ThePrimordialOrderedPair on January 9, 2012 at 7:45 PM

aryeung on January 9, 2012 at 7:32 PM

That would be some serious wishful thinking.

Cindy Munford on January 9, 2012 at 7:48 PM

is amuses how the Romney derangement syndrome crowd at Hot Gas got in touch recently with thier marxist side and are now all outraged at Romney and his Bain Capital dealings…haha, the capitalists extraordinaire, of tea party persuasion who were for free markets and capitalist enterprise until not long ago, have just discovered their OWS softer side and are wasting no time in showing their newly found beliefs (as short live as they will be)…methinks they forgot that that the money involved come from the investors and people who entrusted Romney with their money, and obviously they didn’t regret it. the new proletarians at HA seem to be confusing taxpayers money with private investors’ money, or is their wishful thinking and projections… had they ever the money to invest in anything, they wouldn’t be ranting against awful capitalists such as Mitt Romney, who not only has the audacity to come from a rich family but made even more money himself…tztztz, terrible…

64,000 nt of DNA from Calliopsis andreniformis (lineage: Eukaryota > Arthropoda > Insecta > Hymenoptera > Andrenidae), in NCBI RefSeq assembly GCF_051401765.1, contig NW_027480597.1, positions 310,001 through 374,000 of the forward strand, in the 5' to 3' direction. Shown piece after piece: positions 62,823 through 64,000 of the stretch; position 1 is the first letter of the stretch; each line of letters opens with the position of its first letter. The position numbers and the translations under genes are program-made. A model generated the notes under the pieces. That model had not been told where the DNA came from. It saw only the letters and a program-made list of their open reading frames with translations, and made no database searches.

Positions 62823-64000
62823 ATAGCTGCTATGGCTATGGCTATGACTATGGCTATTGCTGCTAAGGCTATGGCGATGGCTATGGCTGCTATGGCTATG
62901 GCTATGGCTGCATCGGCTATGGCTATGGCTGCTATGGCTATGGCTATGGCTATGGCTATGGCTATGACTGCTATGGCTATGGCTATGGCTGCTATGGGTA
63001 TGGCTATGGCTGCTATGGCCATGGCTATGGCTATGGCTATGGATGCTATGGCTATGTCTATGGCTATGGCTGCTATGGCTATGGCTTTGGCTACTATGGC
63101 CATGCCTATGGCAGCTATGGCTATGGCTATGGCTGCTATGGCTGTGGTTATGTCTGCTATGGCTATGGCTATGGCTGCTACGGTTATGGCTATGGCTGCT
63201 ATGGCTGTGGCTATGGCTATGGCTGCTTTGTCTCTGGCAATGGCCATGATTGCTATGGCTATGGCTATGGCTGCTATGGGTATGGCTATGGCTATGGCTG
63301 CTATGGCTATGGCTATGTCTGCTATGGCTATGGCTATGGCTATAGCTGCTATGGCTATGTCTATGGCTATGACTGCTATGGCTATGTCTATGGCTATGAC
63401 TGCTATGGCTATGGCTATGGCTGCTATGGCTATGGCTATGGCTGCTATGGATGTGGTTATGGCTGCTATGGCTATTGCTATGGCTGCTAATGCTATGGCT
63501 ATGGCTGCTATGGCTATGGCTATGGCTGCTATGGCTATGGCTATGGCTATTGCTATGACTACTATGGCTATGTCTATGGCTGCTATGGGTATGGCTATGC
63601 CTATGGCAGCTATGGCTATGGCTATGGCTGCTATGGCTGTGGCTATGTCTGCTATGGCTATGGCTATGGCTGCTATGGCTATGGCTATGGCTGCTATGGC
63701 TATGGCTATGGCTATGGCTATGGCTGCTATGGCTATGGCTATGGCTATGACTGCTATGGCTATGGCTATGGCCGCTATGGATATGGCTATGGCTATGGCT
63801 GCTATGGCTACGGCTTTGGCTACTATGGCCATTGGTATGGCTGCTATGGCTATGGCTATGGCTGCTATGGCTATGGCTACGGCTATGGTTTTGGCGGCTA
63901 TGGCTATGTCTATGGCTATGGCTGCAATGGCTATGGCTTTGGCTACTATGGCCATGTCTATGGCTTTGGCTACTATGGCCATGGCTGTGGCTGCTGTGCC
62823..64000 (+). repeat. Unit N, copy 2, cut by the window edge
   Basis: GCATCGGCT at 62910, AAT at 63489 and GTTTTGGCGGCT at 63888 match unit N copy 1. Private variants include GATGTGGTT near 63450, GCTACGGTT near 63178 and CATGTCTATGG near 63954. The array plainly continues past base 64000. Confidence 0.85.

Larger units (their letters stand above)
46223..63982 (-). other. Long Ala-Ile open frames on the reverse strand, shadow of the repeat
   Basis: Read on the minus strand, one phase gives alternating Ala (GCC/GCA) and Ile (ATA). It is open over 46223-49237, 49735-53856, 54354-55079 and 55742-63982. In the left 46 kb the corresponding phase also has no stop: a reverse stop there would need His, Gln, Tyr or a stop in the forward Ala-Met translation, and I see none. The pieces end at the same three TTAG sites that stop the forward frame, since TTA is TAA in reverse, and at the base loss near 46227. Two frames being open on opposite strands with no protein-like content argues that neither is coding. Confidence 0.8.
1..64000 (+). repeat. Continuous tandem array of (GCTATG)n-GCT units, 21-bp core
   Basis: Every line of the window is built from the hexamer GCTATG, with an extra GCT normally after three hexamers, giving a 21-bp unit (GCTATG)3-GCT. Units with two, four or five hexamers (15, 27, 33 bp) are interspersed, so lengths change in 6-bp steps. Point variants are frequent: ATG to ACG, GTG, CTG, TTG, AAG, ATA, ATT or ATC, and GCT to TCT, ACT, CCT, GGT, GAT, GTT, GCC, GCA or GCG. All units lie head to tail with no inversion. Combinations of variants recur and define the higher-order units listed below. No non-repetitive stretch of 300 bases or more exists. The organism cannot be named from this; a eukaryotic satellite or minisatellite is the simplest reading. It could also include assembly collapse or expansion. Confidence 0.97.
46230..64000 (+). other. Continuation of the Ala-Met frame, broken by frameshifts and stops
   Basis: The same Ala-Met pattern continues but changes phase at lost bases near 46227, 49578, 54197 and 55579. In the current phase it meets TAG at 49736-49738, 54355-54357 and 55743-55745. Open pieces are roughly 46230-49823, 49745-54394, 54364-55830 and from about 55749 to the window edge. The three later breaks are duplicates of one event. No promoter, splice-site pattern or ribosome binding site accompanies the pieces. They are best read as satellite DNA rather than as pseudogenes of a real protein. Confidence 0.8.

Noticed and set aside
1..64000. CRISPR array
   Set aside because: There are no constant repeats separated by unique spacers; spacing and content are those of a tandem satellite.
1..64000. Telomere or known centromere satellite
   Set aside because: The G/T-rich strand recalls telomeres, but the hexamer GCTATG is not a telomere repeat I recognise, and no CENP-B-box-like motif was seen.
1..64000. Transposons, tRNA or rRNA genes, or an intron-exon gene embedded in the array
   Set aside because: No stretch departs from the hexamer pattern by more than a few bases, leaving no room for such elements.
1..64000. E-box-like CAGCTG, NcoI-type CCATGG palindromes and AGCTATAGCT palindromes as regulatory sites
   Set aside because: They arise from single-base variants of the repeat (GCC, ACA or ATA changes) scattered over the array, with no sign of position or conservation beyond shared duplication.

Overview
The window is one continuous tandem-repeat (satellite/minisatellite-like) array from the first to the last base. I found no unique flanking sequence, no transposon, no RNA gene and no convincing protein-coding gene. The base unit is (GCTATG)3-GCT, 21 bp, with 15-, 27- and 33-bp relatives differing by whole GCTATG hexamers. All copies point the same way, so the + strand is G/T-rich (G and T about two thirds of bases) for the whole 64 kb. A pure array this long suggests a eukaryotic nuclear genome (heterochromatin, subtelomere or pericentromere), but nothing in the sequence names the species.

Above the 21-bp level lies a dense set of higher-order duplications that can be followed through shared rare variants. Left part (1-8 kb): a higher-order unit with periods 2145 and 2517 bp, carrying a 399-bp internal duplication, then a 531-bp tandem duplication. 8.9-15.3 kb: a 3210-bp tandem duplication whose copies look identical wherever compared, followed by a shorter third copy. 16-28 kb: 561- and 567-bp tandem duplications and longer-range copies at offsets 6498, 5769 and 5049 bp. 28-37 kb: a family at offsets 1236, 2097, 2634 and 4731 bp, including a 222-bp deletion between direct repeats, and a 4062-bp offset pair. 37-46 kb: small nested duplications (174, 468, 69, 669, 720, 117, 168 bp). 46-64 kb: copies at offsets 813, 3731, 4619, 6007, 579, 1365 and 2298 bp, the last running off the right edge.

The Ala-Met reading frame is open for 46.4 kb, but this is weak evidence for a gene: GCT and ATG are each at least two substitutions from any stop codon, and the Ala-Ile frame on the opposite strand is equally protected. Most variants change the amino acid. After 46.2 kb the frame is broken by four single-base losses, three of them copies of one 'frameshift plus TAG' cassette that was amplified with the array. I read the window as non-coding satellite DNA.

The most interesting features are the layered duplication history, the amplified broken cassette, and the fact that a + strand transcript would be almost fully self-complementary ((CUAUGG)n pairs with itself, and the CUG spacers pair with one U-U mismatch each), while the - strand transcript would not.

jimver on January 9, 2012 at 7:49 PM

it amuses me that is…

jimver on January 9, 2012 at 7:50 PM

Just on it’s face…………Bain is Wall Street; Romney is the 1%.

kakypat on January 9, 2012 at 7:44 PM

Huh? I don’t categorize the world as the OWS scum squatters do. I don’t care about someone being in some one percent something. That’s just stupid.

I like Wall Street. I like markets. I especially like people who can get in the top 1%. I hate people who are jealous of others’ success. They are really the lowest.

ThePrimordialOrderedPair on January 9, 2012 at 7:50 PM

Lourdes on January 9, 2012 at 7:36 PM

I used spell check on “salvagable” and it came up as “salvageable”. So, I’m sorry if your spelling disagrees with my spell check.

What you describe is the ideal. However, not everything in this world is ideal. Sometimes, things don’t go as orderly as you describe and some people aren’t as nice and by the book as you describe. I’ve had first hand experience with that.

The LESSON there is to take care of yourself, to plan accordingly for what you anticipate you will want and need in the future, including saving and investing as much as possible for your own, individual, future.

On that we totally agree. I would add one more thing, though….be sure to have a good lawyer.

kakypat on January 9, 2012 at 7:50 PM

If we truly believe in free markets, corporations should not receive a dime of federal assistence. If they fail, they fail.

Bain needed federal assistance. Twice.

Hostile Gospel on January 9, 2012 at 7:52 PM

Too bad Rush’s show isn’t run by Bain. Romney would be out there hustling a $10M bailout for Rush.

angryed

And if you couldn’t post lies, you’d have nothing to say, lol.